Membership

How to Boost Membership by Emphasizing Value Over Networking

By / Jan 19, 2021 (Jane_Kelly/iStock/Getty Images Plus)

One of the biggest challenges associations continue to face is the inability to offer members face-to-face networking opportunities. But by highlighting the value proposition of membership over networking, one association increased its associate membership. Here’s how.

The National Asphalt Pavement Association was ready to kick off a new membership campaign in mid-March 2020 targeted to its producer members, who are a loyal group with a 96 percent retention rate. It’s an expensive membership and usually takes a long time to sell—a minimum of three to four months, according to Steve Shivak, NAPA’s director of membership.

NAPA represents asphalt pavement and asphalt producing companies. A couple of months into the pandemic, all 50 states deemed the industry essential, so NAPA knew its producer members were faring well because they were getting funding from state and local governments.

Considering the lengthy sales time and the expense of producer membership, Shivak’s team decided to revise its membership campaign and focus on their supplier members—which they call associates—instead. NAPA’s associate members have an 85 percent retention rate, so not as strong as the producers, but still growing.

A Valued Partnership

NAPA’s associate members like coming to its in-person meetings for the opportunity to network and mingle with producer members. Recognizing that in-person meetings were quickly diminishing because of the pandemic, however, Shivak and his team switched the theme of their messaging from networking to being a valued partner.

They quoted NAPA’s board chairman, James Winford Jr., Ph.D., who described a valued partnership as one where members have “uninhibited access” to all their customers. It’s a partnership in every sense, where NAPA learns how members conduct business and in turn, members learn how NAPA does business.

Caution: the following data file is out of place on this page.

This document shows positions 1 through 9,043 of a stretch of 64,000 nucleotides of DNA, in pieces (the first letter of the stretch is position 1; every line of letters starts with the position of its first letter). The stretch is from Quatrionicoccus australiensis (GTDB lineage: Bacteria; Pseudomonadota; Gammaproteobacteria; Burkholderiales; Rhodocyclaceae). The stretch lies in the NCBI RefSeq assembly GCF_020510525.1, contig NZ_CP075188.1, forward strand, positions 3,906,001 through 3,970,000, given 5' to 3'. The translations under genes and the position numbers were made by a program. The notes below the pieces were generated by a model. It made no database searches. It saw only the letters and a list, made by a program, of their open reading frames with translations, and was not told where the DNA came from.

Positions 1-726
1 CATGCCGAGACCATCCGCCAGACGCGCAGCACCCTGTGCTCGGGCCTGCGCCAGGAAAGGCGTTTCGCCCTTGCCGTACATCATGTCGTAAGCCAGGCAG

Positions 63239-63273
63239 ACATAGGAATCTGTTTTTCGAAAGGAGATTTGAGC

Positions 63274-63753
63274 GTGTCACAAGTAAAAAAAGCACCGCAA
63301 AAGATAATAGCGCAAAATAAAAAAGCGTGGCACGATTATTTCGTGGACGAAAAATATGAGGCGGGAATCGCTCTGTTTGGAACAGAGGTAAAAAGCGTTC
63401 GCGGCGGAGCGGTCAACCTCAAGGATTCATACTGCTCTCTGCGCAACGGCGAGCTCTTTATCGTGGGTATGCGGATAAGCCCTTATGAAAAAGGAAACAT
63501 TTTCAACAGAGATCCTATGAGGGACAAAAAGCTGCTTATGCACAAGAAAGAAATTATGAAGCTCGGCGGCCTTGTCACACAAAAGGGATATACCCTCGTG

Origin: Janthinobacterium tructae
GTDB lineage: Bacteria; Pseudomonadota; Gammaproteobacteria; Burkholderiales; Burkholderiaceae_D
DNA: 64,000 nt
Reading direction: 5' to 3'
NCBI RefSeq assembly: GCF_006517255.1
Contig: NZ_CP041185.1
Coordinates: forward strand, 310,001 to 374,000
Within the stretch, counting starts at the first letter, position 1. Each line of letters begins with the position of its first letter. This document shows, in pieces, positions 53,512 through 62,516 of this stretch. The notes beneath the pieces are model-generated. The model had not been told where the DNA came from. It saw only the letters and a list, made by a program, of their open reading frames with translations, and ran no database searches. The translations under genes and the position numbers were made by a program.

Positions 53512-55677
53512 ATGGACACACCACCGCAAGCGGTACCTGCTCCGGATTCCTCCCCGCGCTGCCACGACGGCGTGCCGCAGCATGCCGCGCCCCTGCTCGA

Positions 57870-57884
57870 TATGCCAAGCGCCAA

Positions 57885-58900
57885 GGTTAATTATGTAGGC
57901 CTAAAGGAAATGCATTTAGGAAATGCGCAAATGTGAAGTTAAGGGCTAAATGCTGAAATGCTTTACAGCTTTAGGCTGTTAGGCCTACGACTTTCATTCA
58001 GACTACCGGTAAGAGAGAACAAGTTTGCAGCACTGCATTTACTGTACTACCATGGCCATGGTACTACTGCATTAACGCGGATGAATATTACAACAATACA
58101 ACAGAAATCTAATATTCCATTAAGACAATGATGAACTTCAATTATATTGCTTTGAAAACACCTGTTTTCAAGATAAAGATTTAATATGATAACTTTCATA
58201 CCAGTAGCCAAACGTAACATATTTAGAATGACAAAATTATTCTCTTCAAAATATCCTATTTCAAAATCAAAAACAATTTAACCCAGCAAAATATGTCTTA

In addition to changing the messaging, NAPA decided to ask associate members to give two main reasons why they wanted to join, and if it didn’t align with what NAPA does, the membership team would be very honest and tell them NAPA is not the right fit for them. “With this kind of retention rate, we don’t want one-and-dones,” Shivak said.

A Surprise Messaging Success

Shivak’s team conducted split testing on the new messaging and went old school with direct mail. The first test was a memo on NAPA letterhead with reasons to join, a hardcopy of NAPA’s membership application, with a postcard-size index card stating NAPA’s value proposition, and no return envelope. The second test was a personalized letter to each prospective member on why they should join, with a glossy printed invitation, a return envelope, but no information on the value proposition like the first test.

They were positive the glossy invitation would be a hit. It wasn’t. “It bombed,” Shivak said. The hardcopy memo, on the other hand, “blew it away.” NAPA went from an average of 35 associate members joining a year, over the past four years, to 46 in one year—during a pandemic.

The hardcopy memo resonated because recipients appreciated that NAPA understood the value they brought to the table, he said. It wasn’t a transactional request, asking for money, or sponsorship, or to advertise.

The memo wasn’t about how joining would be an opportunity to network, Shivak said. It was, “You’re a valued partner and you can make a real difference to the industry for best practices, innovation, technology, and where the industry is going,” he said. “It gave us an opportunity to tell the story versus the invitation, which was all flash but no substance.”

The memo also had a call to action asking prospective members to respond by a certain date to get a free seat at NAPA’s online member meeting last June. They were still getting responses into July, well past the deadline.

“That was the other way we knew we had a hit,” he said. “People didn’t care about the free seat; what they cared about was access.”

Lisa Boylan

Lisa Boylan is a senior editor of Associations Now. More »

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